122108 The Vinyl Cafe Christmas Concert featuring Stuart McLean, Ottawa, ON

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I’ve long been a fan of Stuart McLean and his CBC radio show Vinyl Cafe.  I won’t say I tune in every Sunday (though I used to), but there’s nothing quite like lazily tidying up the house or making a late breakfast on a cozy Sunday afternoon while Stuart tells one of his Dave and Morley stories.  Wielding his voice with an even steadiness equal to Norman Rockwell’s paintbrush, McLean effortlessly frames situation after situation steeped in wholesome, bumbling yet sincere comedy drenched in nostalgia and an almost Little House On The Prairie sort of romanticism.

In case you’re unfamiliar, here is the standard plot synopsis of Stuart McLean’s Dave & Morley stories:

Dave screws up yet again while daughter Stephanie sits in her dorm room far away dreaming of her childhood and longing for Christmas.  Meanwhile supermom Morley sits in the basement sifting through an old box of letters or socks or some such thing avoiding the foibles of both her ever-fumbling husband who always has the best of intentions and her young son Sam as he gets up to wholesome no good that invariable teaches him an invaluable life lesson.

Basically take your warmest and fuzziest feeling and mix it into a huge mug of warm hot chocolate.  Hold it with both hands and sit under a blanket by a crackling fire surrounded by napping squirrels, bunnies, and other forest animals.  That’s the vibe Stuart is going for with the Dave & Morley stories.  

In addition to being an avid listener I also have several of Stuart’s books (of Dave & Morley stories) and a few CD’s too, but it wasn’t until December 21st, 2008 that I finally made the mistake of seeing Stuart live, as his Vinyl Cafe Christmas Concert rolled into Ottawa for its annual stop at the National Arts Centre.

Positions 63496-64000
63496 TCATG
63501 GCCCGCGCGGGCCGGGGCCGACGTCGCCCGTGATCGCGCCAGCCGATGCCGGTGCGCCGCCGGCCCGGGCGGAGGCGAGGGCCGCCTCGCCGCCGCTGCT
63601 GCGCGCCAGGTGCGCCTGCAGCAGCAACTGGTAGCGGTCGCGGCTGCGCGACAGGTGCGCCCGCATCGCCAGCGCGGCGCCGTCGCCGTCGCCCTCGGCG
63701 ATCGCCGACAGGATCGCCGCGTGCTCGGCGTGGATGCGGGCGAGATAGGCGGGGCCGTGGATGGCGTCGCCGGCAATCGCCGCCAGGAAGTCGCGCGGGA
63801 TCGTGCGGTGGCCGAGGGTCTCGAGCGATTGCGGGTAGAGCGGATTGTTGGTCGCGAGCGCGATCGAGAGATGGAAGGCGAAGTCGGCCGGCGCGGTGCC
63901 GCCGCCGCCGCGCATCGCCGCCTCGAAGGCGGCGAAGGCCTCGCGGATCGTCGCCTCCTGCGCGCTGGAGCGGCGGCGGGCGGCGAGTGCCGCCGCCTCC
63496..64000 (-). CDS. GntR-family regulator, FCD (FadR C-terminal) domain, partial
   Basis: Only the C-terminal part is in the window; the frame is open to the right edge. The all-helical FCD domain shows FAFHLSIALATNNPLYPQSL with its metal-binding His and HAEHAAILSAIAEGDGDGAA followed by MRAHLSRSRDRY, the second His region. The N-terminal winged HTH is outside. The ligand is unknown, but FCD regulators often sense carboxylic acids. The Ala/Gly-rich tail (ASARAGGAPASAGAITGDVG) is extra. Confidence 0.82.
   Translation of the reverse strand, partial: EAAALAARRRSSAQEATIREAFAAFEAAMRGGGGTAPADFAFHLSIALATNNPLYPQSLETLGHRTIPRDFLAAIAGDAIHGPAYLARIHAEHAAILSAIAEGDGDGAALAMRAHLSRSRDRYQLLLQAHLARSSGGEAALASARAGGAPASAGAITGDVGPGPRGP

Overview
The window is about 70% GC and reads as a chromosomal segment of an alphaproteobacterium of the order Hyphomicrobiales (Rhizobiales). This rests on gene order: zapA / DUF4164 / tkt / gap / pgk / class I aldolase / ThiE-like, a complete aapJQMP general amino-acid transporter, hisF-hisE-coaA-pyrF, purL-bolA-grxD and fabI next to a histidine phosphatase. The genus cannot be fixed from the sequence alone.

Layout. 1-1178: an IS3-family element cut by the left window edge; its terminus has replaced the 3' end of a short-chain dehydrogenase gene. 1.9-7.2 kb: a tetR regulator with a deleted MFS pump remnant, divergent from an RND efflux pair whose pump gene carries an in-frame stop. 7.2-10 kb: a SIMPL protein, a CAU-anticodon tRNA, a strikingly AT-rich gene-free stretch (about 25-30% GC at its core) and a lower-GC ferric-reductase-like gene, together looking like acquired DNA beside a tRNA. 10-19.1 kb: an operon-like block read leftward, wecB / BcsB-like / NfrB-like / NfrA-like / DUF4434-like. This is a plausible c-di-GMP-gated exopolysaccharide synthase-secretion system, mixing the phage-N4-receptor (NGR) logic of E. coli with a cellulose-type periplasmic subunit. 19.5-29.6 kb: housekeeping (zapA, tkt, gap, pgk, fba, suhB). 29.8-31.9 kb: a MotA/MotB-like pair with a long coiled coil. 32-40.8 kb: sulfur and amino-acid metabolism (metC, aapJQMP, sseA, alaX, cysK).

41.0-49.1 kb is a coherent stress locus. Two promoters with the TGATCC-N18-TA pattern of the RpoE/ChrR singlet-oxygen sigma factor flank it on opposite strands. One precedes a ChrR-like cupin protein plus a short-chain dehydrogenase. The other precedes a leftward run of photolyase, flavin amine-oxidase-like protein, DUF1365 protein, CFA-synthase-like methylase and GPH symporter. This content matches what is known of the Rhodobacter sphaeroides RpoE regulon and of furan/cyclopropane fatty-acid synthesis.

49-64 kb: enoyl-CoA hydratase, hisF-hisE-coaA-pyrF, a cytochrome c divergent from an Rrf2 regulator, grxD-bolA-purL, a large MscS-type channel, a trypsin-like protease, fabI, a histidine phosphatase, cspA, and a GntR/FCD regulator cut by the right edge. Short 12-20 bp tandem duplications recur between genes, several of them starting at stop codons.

The Vinyl Cafe CBC show is generally (though not always) a rebroadcast of a live concert.  The concerts feature a musical guest and Stuart’s own house musicians, and of course the host always tells one of his famous stories.  In person the show plays out very much like the edit you hear on the radio – intro/local story/musical guest/story exchange (“We’ll read everything you send us and read some of our favourites on the radio”)/house band with musical guest/Dave & Morley story – though with a few extra songs from the musical guest to stretch things out to ninety minutes or so.

And while I enjoyed the show, I’m really sorry I went.  Seeing Stuart read the story live just ruined it for me.  I had never envisioned him reading them, I’ve always heard the stories with a disembodied voice in my mind, always imagining the actions described and not the describer.  It’s not like I didn’t know what he looked like or anything; this wasn’t the same disappointment I felt when I was a kid and I saw my local radio DJ through the glass when I visited CKCW and discovered he looked nothing at all like what I had imagined. It’s more that I had never pictured anyone when I listened to Dave & Morley stories (except Dave and Morley).

But now Stuart is all I can see in my mind when I listen to the CBC on Sunday afternoon.  Instead of picturing Sam or Stephanie or even the Turlington’s next door I can only see Stuart McLean standing there motionless and boring, reading the story from pages set before him on a music stand and signalling the story’s end by holding his hand up to the audience, palm out.  Instead of seeing Morley looking at Dave with love in her eyes as he stands helplessly in their destroyed kitchen or lays apologizing from a hospital bed now I only see lanky, awkward Stuart McLean standing there holding his hand up to the audience like a crossing guard trying to stop a bicycle.

So yeah, I don’t listen to the radio show as much as I used to. 

(Of course this was written before Stuart McLean [1948-2017] passed away.  Now that the Vinyl Cafe is gone forever I miss it dearly.  Kudos to Stuart for insisting to the CBC that his show – the station’s most popular – should not be broadcast in reruns after his passing, insisting instead that the prime airtime be freed up for new radio programming. But I tell you, Sunday afternoons have never been the same.  

I’m now very, very pleased that I saw this concert.)

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